No matter who you are, you can think of a book that has a magic system that completely disregards all sense and just doesn’t have rules. Heck, who knows, you may find this refreshing, but I think I’m in the majority when I say that that kind of writing immediately takes me out of a book and frustrates the hell out of me. Now, I’m not saying that I want to be sat down in chapter three and have the entire system explained to me in explicit detail. I’m not even saying that I ever want it explained, but I do want it to make sense.
Take The Merciful Crow, for example, which has one of my favorite magic systems. Each person in the world is born with an affinity toward one kind of magic. Whether or not that magic is alive in them, or if they utilize it often, is something else entirely since everyone falls into one of those castes and they must obey the magical rules outlined for each affinity. This isn’t even a “follow the rules or else” kind of situation. Tavin can’t randomly control people because his affinity lies with fire. It’s physically impossible for him to not follow the rules. And, because Margaret Owen is brilliant, she slipped an exception into the rule, too, but even gave that exception rules. Fie, with the right set of teeth, can tap into each of the different castes of power, but she cannot utilize those affinities without the teeth. At no point does Owen pause the story and go, “Okay, this is each caste, this is how they work, this is the set of rules they must follow, etc.” Instead, she gives us the world in piecemeal, in bite-sized bits that make sense in the larger story.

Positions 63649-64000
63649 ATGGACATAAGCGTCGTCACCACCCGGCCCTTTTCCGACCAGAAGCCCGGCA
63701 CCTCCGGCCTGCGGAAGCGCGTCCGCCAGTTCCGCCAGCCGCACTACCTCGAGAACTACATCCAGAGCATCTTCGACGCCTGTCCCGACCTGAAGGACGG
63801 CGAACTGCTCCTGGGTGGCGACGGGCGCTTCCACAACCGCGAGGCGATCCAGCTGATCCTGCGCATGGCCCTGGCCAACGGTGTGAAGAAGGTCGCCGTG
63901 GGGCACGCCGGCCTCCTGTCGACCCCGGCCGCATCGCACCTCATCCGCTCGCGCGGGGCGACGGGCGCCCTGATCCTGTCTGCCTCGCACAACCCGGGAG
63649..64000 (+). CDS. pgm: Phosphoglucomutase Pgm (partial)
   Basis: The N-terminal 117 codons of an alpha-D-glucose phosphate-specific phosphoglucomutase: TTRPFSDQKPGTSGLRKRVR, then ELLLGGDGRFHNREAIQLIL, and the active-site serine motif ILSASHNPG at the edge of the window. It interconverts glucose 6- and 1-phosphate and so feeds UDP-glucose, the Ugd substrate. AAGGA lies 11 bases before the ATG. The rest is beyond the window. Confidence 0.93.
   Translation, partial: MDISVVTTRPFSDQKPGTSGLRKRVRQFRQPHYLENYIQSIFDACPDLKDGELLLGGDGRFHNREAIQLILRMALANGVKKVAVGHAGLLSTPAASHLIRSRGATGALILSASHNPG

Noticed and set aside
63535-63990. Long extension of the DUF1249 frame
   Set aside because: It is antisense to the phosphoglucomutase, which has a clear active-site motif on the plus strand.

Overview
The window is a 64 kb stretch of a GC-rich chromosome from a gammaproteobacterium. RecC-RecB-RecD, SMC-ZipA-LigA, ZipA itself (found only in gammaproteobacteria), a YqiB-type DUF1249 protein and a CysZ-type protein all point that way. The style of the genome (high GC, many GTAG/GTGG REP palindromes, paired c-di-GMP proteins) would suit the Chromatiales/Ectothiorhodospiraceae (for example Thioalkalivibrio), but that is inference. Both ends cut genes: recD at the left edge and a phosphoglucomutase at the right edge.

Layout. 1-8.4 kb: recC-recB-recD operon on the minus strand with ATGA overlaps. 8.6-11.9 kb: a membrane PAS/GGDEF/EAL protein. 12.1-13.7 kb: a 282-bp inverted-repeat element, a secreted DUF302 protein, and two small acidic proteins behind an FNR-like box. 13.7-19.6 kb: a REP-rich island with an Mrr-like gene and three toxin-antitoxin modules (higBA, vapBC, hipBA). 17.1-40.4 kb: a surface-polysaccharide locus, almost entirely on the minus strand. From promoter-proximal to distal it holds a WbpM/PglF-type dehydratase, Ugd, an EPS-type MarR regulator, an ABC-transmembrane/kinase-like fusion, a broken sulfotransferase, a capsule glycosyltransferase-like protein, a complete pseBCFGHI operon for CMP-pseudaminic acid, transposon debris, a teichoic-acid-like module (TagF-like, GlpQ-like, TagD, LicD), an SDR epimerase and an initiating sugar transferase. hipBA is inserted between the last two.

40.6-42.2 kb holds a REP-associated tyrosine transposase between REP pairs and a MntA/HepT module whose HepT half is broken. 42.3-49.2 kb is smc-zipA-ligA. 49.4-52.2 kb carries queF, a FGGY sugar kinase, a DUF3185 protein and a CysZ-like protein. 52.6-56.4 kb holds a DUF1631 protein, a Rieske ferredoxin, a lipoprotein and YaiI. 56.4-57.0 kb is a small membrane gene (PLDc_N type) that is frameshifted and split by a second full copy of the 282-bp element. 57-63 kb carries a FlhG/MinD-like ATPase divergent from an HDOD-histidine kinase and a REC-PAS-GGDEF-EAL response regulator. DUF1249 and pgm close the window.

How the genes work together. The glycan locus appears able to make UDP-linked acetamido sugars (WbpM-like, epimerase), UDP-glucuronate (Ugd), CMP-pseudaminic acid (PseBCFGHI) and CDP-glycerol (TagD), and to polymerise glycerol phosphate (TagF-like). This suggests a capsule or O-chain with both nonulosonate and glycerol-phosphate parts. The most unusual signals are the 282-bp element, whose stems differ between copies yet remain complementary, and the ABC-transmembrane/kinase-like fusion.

And sure, there’s something to be said about how the rules are explained, but I’m less concerned with that than the fact that there do need to be rules. If you’ve got a magic system where you say that people can only die once, but then you bring back several characters, I’m going to start to not trust you. It’s one thing if you bring one, maybe two, but to keep bringing people back after you’ve said that they can only die once–well, that’s cheating. (Really, anytime a character is brought back from the dead, I do a little eye roll, but that’s a whole other discussion.) Even if you never said that your characters can only die once, that’s going to be the general consensus because, as far as we know, that’s how the world works. There’s some evidence of reincarnation, which I do believe in, but this body you’re in right now has got one go-around. Thus, going into a story, your reader is almost definitely going to expect a character’s death to be game over, that’s it.
A version of this that I really like is The Beautiful. Renee Ahdieh is explicit that, if a vampire dies, that’s considered the final death. There’s no coming back after that. There is a chance when a human is dying because they can be transformed into another species, but if one of those supernatural species is then killed, that’s it. A version of this that I really don’t like is, of course, GRRM. The amount of people that Martin kills and brings back is just stupid. And sure, when they’re beyond the wall, the possibility of it makes sense, but on the other side of the wall? Nah, bro, now I don’t trust you. We’re five damn books in, and I’m still waiting for Ned Stark to show up again. If, however, you came in and said, “Everyone has the ability to be reborn,” then alright, I’m here with you, I’m ready to not believe every death. But if you keep killing & reviving your characters, well.
But why do magic systems need rules? Why can’t we just willy nilly do whatever the hell we want? Why can’t we just make everyone able to heal rather than only a select few? Well, it’s twofold. For one, your healers are no longer special. Think of the amount of books where characters discover they have the ability to heal people, and it’s just world-altering. For so long, the city of Daevabad in The City of Brass is slowly declining in a whole slew of terrible ways, and though Nahri discovering her ancestry, and thus unlocking her inherent healing abilities, doesn’t suddenly change things, it does shift the world in big ways.